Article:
Before now, I used to not pay a lot of mind to my ancestors/progenitors. I mean yes, grandparents, and great grandparents, but I have never been curious enough to want to go beyond that. I have the luxury and privilege of knowing where I am exactly from so I guess ancestry does not matter as much to me. I always joke that people (ahem our white counterparts) spend so much time learning about ancestors that were probably terrible people lol. Anyway, this book created a renewed sense of curiosity in me to know my earlier progenitors. Where did it start? Who were they? Heck, am I related the random stranger on the road somehow? I will never know.

Each character from each chapter could be a book on its own. And if that's what Gyasi spends her entire career doing (maybe making a series of some sort with each book based on each character), she would retire successful. I suspect she is much more ambitious than that though and too creative for that. But yeah, that was my problem, I wanted more.

Don't get me wrong, there were some things wrong with the book, as there is no perfect piece of art. But the narration, the dialogue, the symbolism were astute, with each just suitable with whatever generation we found ourselves. The facts of the themes, and the immense research that must have be conducted to produce this body of work must not be underrated.

I hope you read it, and when you do, let me know what you think about it.



Seven Differences Between Getting a PhD and Going to Medical School

As I mentioned in a now deleted post, I'm currently getting a PhD. It's something I never used to like to talk about on this blog, and really in real life too. But more recently, and mostly inspired by the amazing Ijeoma Kola, I've been more inclined to talk about my experiences. The main reason is because over the course of my own journey, I've had sooo many questions and not enough people to ask. I usually sometimes resort to Google but frankly most questions go unanswered and I just figure stuff out as I go. Not to mention, there is sooo much to say about academia and while I can't quite go all in yet because ahem, I'm not fully anonymous, I can at least be a resource person, right?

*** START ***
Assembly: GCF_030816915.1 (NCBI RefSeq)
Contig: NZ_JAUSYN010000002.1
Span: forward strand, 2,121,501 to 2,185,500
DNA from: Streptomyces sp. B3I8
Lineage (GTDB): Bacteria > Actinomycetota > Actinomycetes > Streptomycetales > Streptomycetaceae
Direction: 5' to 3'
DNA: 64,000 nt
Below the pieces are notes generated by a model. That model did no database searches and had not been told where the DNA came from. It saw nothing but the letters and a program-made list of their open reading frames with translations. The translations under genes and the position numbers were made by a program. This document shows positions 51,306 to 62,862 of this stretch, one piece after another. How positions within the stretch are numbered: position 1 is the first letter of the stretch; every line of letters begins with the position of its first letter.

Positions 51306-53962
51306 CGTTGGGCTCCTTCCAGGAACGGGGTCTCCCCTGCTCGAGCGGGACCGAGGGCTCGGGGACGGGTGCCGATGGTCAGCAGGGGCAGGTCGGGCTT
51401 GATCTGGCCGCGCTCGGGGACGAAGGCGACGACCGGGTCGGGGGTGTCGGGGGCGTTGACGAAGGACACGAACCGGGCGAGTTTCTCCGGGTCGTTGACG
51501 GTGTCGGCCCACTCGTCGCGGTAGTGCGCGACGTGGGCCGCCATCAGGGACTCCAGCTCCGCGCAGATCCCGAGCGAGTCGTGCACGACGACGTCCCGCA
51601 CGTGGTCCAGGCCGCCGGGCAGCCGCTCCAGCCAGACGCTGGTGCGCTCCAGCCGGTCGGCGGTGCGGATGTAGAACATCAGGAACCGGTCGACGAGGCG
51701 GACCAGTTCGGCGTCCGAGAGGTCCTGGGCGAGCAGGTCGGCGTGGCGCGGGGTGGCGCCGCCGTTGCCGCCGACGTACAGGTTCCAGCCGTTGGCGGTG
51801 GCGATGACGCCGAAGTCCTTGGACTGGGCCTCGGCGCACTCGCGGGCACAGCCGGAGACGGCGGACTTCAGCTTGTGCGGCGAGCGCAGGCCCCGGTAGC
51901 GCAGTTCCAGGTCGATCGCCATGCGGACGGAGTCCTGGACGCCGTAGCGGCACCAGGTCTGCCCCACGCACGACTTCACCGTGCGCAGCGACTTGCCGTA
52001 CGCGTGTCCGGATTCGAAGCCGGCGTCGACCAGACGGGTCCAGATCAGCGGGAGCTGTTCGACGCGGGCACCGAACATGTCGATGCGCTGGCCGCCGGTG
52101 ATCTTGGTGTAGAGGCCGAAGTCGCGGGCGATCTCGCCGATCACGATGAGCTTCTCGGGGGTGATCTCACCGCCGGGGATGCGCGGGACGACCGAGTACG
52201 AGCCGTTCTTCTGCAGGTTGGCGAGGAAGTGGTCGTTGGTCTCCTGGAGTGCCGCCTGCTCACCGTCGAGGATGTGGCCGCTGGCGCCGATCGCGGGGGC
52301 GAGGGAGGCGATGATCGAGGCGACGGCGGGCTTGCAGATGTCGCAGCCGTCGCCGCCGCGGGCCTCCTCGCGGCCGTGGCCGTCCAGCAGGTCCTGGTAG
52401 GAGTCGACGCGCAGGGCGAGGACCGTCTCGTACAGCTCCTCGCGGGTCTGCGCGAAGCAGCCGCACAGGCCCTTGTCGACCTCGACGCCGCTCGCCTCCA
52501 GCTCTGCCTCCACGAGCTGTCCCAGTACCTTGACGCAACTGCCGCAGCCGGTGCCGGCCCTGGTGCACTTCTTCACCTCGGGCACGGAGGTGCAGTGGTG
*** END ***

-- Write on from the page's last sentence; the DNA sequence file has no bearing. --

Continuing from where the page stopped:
So I thought to create a [grad school and academia] series addressing such questions, and this will mostly be for black girls like me or someone that belongs to a minority group (So really anyone that isn't white) as academia was not created for us.  And if you have any question, feel free to ask. Especially if you're just about to start (you need to know what you are getting into before you begin, please). That's not to say if you are white, you can't read any of this; certainly not, but you might not relate to any of what I say. And for my non-academia friends and readers, don't worry,  I will still be blogging about regular life stuff and all. This is definitely not a academic blog (yuck). Plus who knows, you may be able to apply some of these principles to your life too. I'm excited about this, yay!